Black Lives Matter

As Black Lives Matter activists across the globe continue to expose and actively dismantle the insidious ways in which white supremacy has shaped and destroyed individuals, communities and systems of communication and power, we, the department of Film and Media Culture (FMMC), are examining how to be a more active part of creating an inclusive, just, and anti-racist society.

Black lives matter. The lives of Indigenous, People of Color and LGBTQI people matter. But it is not enough to simply say that we acknowledge the humanity of people who have been systematically oppressed. 

We Acknowledge 

We acknowledge that the history of film and media was built on racist and exclusionary narratives and practices. We are committed to calling them out for what they are, and to highlighting the historical contributions of Black people in film and media culture.

We acknowledge that our classrooms, curricula, and campus reflect implicit and explicit biases, which create unsafe and unsupportive spaces for our Black students. We are committed to name, interrogate, and undo these biases, and to make our department more welcoming and supportive for our Black students.

We acknowledge that as instructors we have the power to reframe our curricula to highlight the work of Black creators and scholars and to foster an anti-racist enviornment where all students are welcome. We also have the power to more appropriately acknowledge and enable the advancement of not only Black but all underrepresented, historically marginalized people. 

We Commit to Action

We commit as a department to do the work within ourselves and within our curriculum to create meaningful and lasting change in our classrooms. Our first steps are bold statements:

Commitment to Programming BIPOC Voices

We commit to dedicate 50% of our public-facing department programming to work by creators who identify as Black, Indigenous and People of Color (BIPOC). This programming includes but is not limited to, invited guest speakers, the Hirschfield Series and workshops.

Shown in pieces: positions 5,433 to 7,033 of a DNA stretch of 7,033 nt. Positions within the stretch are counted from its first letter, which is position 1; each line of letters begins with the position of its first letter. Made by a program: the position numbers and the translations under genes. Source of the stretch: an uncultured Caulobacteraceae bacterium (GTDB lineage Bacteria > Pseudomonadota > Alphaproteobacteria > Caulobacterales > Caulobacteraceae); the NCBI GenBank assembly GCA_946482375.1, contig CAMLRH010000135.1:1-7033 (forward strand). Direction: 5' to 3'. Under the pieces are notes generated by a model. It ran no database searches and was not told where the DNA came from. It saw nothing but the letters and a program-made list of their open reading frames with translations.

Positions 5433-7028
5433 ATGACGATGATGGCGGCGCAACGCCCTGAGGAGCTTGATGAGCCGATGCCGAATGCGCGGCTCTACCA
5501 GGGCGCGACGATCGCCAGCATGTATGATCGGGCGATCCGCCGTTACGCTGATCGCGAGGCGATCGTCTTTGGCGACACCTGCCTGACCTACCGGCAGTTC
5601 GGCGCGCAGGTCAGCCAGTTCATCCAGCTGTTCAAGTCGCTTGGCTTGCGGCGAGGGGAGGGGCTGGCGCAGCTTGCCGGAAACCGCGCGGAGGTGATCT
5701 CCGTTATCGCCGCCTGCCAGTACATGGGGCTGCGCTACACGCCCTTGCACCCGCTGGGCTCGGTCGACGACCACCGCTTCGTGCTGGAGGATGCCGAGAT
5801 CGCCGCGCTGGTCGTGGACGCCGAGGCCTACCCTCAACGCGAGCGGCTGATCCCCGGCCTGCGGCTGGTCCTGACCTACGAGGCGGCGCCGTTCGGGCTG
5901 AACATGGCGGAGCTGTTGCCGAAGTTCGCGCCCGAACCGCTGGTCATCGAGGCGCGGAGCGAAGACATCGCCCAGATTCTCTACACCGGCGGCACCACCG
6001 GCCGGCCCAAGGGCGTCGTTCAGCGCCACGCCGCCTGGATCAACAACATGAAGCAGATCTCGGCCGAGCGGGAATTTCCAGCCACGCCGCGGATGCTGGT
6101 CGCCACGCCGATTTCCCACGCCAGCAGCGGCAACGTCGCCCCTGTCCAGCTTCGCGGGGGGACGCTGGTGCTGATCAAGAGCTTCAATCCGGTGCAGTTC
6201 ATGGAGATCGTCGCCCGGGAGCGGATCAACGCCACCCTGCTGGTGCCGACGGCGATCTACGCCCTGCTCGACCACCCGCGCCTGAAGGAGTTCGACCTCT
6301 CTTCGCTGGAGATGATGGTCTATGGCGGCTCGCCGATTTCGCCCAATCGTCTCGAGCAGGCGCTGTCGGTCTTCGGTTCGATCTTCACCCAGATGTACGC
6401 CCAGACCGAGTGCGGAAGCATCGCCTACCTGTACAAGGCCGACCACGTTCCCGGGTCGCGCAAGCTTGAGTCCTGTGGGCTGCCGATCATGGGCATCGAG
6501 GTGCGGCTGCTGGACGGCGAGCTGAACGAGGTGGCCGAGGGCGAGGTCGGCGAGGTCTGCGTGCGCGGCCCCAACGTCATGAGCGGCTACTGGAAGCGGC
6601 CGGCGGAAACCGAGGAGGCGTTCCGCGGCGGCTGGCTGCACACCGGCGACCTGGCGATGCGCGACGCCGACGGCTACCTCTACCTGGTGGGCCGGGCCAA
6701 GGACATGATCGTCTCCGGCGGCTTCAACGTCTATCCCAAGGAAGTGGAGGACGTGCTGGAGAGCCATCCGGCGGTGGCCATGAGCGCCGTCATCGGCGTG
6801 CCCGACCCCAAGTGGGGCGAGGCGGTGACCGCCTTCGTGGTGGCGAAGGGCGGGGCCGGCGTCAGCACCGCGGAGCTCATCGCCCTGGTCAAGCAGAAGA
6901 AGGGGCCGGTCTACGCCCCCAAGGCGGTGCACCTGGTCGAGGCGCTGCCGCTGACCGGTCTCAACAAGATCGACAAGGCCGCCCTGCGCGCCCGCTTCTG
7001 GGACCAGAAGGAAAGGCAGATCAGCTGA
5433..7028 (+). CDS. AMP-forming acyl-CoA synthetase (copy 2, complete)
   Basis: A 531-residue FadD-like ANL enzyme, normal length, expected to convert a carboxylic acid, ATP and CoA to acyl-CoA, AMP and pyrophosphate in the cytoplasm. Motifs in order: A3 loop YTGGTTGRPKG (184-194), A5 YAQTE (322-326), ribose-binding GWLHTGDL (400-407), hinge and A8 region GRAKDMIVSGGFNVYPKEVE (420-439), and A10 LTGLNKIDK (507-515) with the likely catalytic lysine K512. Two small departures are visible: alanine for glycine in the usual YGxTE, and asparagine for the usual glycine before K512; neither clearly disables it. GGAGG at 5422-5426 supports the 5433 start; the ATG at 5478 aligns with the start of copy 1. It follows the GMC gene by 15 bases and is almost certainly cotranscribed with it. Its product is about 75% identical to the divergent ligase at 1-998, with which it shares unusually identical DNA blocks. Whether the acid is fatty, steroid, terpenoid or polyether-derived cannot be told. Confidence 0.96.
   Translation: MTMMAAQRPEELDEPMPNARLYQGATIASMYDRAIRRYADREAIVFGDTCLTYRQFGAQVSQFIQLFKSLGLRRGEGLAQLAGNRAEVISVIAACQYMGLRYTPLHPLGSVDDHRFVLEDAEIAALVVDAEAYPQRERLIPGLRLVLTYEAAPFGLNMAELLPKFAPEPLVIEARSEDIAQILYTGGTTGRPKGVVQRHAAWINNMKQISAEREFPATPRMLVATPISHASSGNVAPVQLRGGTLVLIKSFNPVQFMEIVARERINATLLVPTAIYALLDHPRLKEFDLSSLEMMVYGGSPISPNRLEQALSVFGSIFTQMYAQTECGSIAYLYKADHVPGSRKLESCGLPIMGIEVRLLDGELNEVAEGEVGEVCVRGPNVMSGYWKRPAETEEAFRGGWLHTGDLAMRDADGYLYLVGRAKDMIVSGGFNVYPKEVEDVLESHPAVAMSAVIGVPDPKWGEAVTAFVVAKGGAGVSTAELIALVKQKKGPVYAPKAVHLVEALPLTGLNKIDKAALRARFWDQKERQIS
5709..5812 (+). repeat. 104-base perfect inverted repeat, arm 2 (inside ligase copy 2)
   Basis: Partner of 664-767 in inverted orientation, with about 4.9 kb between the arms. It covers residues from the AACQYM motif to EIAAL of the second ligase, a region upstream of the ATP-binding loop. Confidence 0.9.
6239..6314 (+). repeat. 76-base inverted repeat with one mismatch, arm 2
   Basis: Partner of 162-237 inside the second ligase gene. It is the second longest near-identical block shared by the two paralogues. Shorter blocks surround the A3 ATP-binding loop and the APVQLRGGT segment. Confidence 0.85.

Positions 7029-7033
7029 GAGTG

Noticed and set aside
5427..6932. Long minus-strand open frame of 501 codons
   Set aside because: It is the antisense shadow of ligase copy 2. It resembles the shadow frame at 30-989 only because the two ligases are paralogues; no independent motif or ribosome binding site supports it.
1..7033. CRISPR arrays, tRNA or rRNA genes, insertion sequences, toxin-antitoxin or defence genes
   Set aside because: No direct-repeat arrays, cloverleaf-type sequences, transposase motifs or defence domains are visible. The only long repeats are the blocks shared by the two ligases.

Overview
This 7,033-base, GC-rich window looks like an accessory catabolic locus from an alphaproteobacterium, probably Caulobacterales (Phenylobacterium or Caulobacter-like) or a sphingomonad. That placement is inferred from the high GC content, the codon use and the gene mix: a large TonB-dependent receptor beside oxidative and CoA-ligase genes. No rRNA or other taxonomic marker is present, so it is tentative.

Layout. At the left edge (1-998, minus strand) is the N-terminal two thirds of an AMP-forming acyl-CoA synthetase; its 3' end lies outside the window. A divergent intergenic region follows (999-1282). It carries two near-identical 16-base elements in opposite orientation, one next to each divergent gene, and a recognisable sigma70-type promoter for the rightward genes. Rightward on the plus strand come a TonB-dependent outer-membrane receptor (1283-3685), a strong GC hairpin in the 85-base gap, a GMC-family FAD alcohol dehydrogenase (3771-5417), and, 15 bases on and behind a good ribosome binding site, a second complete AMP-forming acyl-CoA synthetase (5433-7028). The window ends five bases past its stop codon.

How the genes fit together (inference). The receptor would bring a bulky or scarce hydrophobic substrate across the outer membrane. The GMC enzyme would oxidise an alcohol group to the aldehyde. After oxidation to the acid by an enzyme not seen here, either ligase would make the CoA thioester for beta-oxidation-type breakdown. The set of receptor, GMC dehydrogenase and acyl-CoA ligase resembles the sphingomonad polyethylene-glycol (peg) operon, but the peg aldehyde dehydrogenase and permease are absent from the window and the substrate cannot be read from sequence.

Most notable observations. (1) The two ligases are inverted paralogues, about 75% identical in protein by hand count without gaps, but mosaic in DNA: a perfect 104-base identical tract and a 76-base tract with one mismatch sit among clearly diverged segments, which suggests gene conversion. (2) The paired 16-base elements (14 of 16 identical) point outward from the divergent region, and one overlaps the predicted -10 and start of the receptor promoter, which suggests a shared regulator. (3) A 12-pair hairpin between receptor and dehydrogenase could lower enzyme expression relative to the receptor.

Actively Work to Decolonize FMMC Curriculum

Working closely with the Anderson Freeman Resource Center and CCSRE, we commit to convening twice a semester as a department to examine our syllabi and teaching methods in order to decenter the white experience in our collective work.

Create a Fund for BIPOC Student Work

We commit to creating a grant to financially support media which foregrounds stories about the lived experiences of Black, Indigenous and People of Color in the United States. Students will go through a rigorous application process, but do not need to be majors or minors in FMMC to be awarded funding. Much of the funding will go toward finishing projects, making ongoing projects sustainable, and/or pursuing distribution via film festivals and contests. We are working together as a department to refine the details of this grant and look forward to sharing more as soon as possible.

As a department we fully commit ourselves to the ongoing fight against white supremacy and all systems of oppression that deny, negate and demean the lives of Black people and their historical, intellectual and creative contributions to our field and beyond.

- The Faculty and Staff of Middlebury’s Department of Film and Media Culture, June 2020